I smile and let it be. Self-knowledge is healing but self-criticism erodes my confidence and robs me of this moment. Simply being aware of everything, including my baser tendencies, is the true value of this day.

Sometimes just being out in Nature brings on spontaneous contemplative states that connect me to the river. For example, on another day my son brings Izzy, his four year-old golden retriever, to our house. We will dog-sit until his family returns from their winter vacation. She’ll be with us for five days. I love this dog, but she’s not easy. She’s big, rambunctious, needy, slobbery, demanding of attention. Will the time and attention I’m willing to spare be enough for her? I hope so.

We take a little walk. She sniffs around, does her business. Good. We return to the house so I can work and she can rest.

It’s evening. I feed her and leave for my ukulele lesson. When I return home Fred says our daughter has invited us to join them for dinner at their favorite Italian restaurant. We are delighted. Izzy will be fine alone for a while. She’s been here many times. I give her a treat, tell her we’ll go for a walk when I get home, say goodbye.

Over dinner our granddaughters recount last week’s accomplishments. A perfect score on an important math test.  A thrilling promotion from the junior varsity to varsity softball team. Does anything feel better than the deep love and connectedness we feel for each other?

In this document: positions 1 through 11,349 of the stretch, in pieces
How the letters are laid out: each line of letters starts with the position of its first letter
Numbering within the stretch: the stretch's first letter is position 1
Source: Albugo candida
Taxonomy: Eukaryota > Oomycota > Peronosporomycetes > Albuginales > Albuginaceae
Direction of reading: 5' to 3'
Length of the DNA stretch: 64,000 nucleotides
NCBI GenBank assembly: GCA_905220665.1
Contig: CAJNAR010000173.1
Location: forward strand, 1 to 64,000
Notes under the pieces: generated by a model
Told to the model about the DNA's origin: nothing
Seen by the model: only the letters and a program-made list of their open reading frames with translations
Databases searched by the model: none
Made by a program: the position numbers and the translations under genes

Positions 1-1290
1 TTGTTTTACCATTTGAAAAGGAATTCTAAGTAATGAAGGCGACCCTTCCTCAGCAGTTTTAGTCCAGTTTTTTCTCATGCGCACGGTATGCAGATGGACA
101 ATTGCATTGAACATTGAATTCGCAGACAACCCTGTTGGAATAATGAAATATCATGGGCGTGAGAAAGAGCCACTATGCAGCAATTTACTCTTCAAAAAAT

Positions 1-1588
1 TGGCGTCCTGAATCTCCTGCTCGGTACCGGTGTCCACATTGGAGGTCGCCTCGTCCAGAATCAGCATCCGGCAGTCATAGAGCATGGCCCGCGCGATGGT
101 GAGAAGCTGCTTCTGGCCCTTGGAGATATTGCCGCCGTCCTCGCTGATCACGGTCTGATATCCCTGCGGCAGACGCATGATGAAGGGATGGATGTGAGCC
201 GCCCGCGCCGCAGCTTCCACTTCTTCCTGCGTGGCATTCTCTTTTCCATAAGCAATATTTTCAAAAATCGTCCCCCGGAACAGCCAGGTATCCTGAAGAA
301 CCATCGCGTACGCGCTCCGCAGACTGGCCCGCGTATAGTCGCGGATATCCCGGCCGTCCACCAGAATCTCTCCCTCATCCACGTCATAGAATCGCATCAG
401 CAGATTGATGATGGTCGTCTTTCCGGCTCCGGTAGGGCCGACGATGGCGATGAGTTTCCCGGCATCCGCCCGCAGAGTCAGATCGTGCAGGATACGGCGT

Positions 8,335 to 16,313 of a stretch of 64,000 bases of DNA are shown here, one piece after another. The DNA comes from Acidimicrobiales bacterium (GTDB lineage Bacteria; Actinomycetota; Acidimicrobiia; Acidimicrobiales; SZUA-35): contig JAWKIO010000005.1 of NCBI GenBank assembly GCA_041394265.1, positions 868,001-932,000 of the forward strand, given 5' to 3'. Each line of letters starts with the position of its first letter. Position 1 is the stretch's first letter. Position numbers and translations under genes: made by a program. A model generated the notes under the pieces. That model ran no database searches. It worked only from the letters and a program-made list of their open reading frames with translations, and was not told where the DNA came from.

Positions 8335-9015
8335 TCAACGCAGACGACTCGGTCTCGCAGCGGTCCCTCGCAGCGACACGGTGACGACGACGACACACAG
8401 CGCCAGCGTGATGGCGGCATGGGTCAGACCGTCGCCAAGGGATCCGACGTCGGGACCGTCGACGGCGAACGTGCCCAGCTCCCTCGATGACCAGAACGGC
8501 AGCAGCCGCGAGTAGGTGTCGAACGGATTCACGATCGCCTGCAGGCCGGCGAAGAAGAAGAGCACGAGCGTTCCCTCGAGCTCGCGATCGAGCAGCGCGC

Back home, Izzy wakes up from her nap on the kitchen floor. She looks up at me, tail thumping, waiting to see what’s next. I wrap her leash around my shoulders, stuff a green doggy-waste-bag in the pocket of my blue jeans, and we step out the front door.  Our little neighborhood is small and secluded so the leash is just a back-up plan in case we run into cars or other late-night dog-and-human-walkers.

 

I love being outdoors at night. The fresh cool breeze off the nearby lake. The quiet. The shadows. The open space. The peace. No people to talk to. No cars to avoid. A few pale street lights … just enough to keep Izzy in sight. The pleasure of giving her this time outdoors, knowing she’s enjoying it, feeling confident and secure because I’m here with her.

She stops in the middle of the road, sniffing road kill. It’s too dark and the creature’s too long gone to tell what it is. Was. Osprey, raccoon, opossum, squirrel? I look at the stars, happy to wait, enjoying her pleasure. She glances back at me. I step forward, so does she. We move on to the next olfactory infusion. She stops, transfixed. I stop, transfixed. Does she remember I’m here, or is this new smell her entire universe right now?

We walk on. She sniffs something else, looks back, reads my body language. It’s okay. You’re okay, my relaxed body says. She understands and moves on. I’m still her lighthouse. I follow her lead knowing we’re connected as surely as if she were on a leash. Gratified that we trust one another so much that she doesn’t have to be tied physically to me. Pleased that she’s free to follow her nose. Humbled that we’re so acutely aware of the significance of each other.

We approach a crossroad. She looks to the left. Looks to the right. Looks back at me. Starts off to the right. No, I think. Left toward the lake is better. No traffic that way. She’ll be safer. I whistle one note. She freezes. Glances back. I point to the left. Just a slight movement of my arm and index finger. She turns around and goes left.